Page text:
“… In consulting, fourth quarter results were stronger than expected and this was driven by robust demand for our contract optimization and benchmarking services. These unique services directly help our clients lower costs and their outperformance continued the positive trends from the second and third quarters. …”

This statement should make IT and telecommunications vendors sit up and take notice. Gartner’s Cost Optimization Services consultants could be working on enterprise IT purchasing projects that directly impact sales opportunities – and not always positively for any particular vendor. 

Unfortunately for vendors, the information you give to a Gartner analyst does not always flow over to their consulting colleagues. Thus, the Gartner consultant could be relying on published research notes, which only tell part of the story and have none of the nuance or most current vendor information that is inside the analyst’s head. As a consequence, uninformed consultants might be leaving vendors off a vendor bid list or short changing their capabilities.

It is important that vendor sales representatives determine when Gartner Consulting is part of an IT organization’s procurement team for a project. While the end user might mention that Continue reading

AR’s evolution from a cost center to something more akin to a strategic profit center

icon-dollar-euro.jpgIn the past few months, SageCircle has seen increased interest in how AR can support sales and set up an effective measurement program that focuses on outcomes (e.g., impact on revenues) rather than activities (e.g., number of briefings in a month). The convergence of interest in measurement and in supporting sales makes sense given that AR programs that have accomplished their first strategic AR objective – “Shape Market Perception to Generate Leads” – are now focusing on “Arming Sales to Close Business.”  Supporting sales and tracking analyst revenue impact is the process that elevates AR from a cost center to something approaching a profit center.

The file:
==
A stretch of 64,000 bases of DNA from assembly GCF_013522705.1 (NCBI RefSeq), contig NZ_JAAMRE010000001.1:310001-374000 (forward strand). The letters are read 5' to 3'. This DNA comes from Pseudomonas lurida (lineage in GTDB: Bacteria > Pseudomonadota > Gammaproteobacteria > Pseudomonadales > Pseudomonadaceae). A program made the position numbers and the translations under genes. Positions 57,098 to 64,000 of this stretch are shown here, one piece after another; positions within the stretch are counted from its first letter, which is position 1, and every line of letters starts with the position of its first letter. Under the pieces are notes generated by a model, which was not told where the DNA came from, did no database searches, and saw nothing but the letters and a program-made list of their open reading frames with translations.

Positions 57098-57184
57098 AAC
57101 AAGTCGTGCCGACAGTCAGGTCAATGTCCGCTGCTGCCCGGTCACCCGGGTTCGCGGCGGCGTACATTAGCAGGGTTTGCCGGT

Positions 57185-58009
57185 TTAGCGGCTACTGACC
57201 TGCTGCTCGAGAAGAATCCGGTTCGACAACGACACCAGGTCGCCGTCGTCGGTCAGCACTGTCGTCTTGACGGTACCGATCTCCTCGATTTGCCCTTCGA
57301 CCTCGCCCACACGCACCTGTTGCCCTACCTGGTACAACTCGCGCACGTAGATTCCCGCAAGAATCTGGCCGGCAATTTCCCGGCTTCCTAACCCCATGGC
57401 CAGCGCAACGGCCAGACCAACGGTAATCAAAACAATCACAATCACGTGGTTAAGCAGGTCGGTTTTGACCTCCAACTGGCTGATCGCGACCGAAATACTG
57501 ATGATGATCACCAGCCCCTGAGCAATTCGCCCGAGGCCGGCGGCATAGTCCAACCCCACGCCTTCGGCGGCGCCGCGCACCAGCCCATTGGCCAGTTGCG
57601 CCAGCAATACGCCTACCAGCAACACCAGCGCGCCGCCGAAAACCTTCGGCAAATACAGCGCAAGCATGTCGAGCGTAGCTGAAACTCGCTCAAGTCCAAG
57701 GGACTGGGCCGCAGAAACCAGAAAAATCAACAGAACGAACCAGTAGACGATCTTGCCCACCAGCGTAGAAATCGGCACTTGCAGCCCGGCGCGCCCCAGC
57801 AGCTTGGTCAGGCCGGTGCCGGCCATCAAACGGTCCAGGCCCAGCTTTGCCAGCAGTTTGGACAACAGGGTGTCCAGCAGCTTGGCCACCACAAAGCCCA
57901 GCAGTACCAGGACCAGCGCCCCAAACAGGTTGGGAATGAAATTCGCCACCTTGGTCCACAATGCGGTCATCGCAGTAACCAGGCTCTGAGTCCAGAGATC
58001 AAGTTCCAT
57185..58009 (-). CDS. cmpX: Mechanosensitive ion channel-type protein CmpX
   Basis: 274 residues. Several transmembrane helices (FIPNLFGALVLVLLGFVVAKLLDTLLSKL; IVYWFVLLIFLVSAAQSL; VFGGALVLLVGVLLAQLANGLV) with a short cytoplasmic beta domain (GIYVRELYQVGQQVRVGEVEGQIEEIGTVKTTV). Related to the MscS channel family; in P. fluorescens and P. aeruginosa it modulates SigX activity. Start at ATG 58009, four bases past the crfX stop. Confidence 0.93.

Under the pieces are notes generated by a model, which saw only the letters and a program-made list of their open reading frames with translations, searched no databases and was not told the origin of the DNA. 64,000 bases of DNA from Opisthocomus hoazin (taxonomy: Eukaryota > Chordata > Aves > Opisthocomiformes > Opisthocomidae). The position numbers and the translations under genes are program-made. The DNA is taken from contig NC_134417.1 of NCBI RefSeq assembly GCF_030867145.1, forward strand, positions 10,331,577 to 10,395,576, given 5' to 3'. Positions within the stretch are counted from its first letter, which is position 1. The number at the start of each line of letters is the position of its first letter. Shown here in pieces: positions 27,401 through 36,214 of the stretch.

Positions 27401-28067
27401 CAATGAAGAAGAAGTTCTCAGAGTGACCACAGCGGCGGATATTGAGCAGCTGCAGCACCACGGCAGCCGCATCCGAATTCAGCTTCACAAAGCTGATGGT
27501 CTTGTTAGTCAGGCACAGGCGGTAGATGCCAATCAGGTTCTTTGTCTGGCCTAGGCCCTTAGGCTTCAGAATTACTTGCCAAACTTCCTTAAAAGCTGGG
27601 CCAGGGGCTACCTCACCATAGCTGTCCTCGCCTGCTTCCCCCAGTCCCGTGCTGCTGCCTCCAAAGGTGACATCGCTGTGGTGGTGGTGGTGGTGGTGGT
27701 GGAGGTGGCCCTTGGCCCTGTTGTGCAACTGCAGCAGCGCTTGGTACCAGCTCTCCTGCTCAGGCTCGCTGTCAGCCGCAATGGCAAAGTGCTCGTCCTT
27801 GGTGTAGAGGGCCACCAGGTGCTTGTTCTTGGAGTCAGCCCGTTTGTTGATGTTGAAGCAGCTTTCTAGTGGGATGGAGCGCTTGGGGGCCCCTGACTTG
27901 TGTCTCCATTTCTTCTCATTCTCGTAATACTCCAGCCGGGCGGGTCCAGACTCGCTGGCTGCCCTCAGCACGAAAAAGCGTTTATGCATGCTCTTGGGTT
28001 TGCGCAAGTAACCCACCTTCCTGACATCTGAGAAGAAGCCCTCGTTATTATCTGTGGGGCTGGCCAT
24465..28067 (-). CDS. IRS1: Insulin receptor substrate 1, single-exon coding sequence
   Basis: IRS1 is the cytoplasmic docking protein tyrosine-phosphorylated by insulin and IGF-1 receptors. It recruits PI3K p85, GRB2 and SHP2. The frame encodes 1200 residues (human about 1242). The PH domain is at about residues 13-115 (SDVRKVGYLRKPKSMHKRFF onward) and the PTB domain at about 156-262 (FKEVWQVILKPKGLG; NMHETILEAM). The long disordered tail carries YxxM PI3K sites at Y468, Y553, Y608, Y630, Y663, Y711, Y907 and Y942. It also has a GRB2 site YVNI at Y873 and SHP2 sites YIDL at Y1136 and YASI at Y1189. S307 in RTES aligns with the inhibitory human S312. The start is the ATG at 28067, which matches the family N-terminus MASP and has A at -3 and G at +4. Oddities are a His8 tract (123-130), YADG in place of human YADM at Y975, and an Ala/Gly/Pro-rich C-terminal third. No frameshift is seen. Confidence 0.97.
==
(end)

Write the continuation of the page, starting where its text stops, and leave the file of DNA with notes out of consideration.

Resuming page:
How can AR best support sales in a practical fashion given constrained resources and also measure its impact on the company’s revenues? While there are no easy answers to these Continue reading

Quantifying the Impact of the Analysts on Sales

icon-dollar-euro.jpgI was speaking with a client at a small vendor who was not having any problems getting her executives’ attention and support for AR. Why? Her executives understand that the analysts’ impact a minimum of US$6-7MM sales per quarter. They know the dollar impact on sales because this AR manager diligently captures information about deal size when sales representatives call her for assistance. 

Another client asked me to review a PowerPoint chart he had created. It was a very powerful chart because, again, it showed the millions in revenues that started as analyst-related leads – in this case, over 20% of the company’s annual revenues. Similarly, this second client also has no problem getting executive attention and support.

Showing the dollars, euros, yen or pounds the analysts have their fingerprints on presents a very powerful business case to top-line focused executives – and these days, which executives are not revenue focused? Yet, when presented with this approach, many AR managers simply shrug and say that they could never get their sales force to provide them with this information. However, when we ask whether they get calls from upset sales reps or managers about deals negatively impacted by analysts, invariably they say “yes.” Bam! The light goes on that Continue reading